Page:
not in forms and types, and figures and Mr. Locke appears
have caught the fictions of law. The right of election was above metaphor from Sir E. Coke, 4 Insti- not established as a mere matter of form, tute, 93, where he says, “ Thomas Long it was not a principle which might substigave the Mayor of Westbury four pounds tute a Titius or a Marius, a John Doe or a to be elected Burgesse. This matter was Richard Roe, in the place of a man speadjudged in the House of Commons, secun- cially chosen, not a principle just as well dum consuetudinem Parliamente the satisfied with one man as another. It is a Mayor fined and imprisoned, and Long re- Right, the effect of which is to give to the moved. For this Corrupi Dealing was people that man and that man only, whom Poyson to the very Fountain itself." by their own voices Actually not Construc
Tempora mutantur, however, my Lord, lively given, they declare that they know, these things, we are now told, are as " no esteem, love, and trust."— Thoughts on lorious as the Sun at noon-day," and the the present Discontents, p. 304, 305. Mayor of Westbury, doubtless, at present " The Constitution of this country (exmakes his return without any apprehen- claimed our virtuous and patriotic counsions.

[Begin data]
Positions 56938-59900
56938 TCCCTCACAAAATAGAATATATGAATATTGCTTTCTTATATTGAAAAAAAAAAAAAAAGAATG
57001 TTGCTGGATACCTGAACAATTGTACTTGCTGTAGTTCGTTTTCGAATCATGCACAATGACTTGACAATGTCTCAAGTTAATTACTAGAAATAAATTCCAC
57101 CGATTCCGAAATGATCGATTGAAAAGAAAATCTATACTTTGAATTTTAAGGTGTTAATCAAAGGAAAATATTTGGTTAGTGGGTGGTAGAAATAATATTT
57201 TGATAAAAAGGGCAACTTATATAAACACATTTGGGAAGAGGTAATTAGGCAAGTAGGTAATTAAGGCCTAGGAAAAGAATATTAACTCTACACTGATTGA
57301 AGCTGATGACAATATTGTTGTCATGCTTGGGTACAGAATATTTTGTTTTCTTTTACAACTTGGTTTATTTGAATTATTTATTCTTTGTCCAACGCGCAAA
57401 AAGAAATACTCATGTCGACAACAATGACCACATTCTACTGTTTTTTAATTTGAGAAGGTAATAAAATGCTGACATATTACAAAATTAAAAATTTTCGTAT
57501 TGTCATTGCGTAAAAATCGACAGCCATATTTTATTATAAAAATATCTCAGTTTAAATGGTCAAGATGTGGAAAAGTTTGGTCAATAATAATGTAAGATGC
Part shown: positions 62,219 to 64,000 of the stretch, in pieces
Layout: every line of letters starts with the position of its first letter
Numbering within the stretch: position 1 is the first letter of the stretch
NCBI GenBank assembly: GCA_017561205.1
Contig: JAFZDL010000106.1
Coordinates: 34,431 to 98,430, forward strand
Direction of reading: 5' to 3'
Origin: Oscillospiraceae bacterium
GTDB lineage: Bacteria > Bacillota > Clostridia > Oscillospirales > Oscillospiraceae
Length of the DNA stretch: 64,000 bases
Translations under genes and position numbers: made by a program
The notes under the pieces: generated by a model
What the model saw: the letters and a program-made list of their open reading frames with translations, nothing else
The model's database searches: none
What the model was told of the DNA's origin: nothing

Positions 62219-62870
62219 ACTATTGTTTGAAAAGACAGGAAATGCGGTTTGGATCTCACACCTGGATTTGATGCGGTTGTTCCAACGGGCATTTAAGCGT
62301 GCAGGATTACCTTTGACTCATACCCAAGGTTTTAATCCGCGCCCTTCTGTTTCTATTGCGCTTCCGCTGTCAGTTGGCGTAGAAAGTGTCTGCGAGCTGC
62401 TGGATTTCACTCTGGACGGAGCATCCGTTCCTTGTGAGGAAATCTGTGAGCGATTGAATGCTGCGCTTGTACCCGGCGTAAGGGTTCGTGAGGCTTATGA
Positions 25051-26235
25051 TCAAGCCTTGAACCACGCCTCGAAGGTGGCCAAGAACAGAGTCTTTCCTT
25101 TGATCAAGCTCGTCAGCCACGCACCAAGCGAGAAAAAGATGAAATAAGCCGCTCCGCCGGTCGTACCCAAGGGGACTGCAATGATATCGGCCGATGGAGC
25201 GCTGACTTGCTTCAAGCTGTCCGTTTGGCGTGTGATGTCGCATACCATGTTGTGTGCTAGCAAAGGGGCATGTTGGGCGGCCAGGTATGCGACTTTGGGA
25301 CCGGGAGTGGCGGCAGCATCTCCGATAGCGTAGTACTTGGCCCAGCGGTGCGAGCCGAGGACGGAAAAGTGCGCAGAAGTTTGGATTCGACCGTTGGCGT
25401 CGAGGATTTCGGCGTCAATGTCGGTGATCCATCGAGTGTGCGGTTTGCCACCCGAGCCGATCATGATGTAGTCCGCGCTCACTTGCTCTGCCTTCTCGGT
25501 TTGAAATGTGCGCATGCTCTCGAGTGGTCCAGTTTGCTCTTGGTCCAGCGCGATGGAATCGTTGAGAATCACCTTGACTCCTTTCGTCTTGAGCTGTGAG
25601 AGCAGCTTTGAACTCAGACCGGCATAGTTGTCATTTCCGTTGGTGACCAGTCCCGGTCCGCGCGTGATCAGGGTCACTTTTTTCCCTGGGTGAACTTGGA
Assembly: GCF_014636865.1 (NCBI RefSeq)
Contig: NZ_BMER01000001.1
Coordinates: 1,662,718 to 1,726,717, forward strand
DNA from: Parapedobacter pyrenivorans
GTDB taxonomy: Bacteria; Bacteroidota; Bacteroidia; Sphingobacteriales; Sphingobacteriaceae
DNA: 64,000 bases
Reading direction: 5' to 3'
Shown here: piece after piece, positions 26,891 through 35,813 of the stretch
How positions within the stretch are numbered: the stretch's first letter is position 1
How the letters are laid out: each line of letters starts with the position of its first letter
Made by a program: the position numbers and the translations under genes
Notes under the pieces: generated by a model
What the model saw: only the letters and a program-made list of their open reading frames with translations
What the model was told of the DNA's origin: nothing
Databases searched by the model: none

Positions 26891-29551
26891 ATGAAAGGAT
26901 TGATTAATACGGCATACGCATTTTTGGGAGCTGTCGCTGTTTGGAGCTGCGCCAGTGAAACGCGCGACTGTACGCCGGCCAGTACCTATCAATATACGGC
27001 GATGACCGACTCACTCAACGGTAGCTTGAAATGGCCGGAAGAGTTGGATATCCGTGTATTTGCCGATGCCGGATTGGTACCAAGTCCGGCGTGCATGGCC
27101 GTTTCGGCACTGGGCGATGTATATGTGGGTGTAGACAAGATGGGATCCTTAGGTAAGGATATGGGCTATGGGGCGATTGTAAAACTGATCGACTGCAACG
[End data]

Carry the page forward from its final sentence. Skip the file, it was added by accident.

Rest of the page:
tryman, Sir Geo. Saville, ) reminds me “Whoever understands the theory of strongly of an ancient and stately oak near the English Constitution (said Lord Chat my house, though to all appearance green ham), and will compare it with the prac- and flourishing without-is all ROTTENtice, must see at once how widely they Ness and CORRUPTION within."! differ. We must reconcile thém to each " The defect of Representation said other, if we mean to preserve the LIBERTIES Mr. Piu, in 1782;) is the national disai of this Country; we must reduce our Poli. ease, aud unless you apply à remedy die tical Practice as near as possible to our Po- rectly to that disease, you must inevitably dilical Principle. The English Constitu- take the consequences with which it is tiga intended that there should be a Perma- pregnant.--Without a Parliamentary Renent Relation between the Constiluent and forai, the nation will be plunged into New Représerlative body of the People; will WARS; without a Parliamentary Reforat,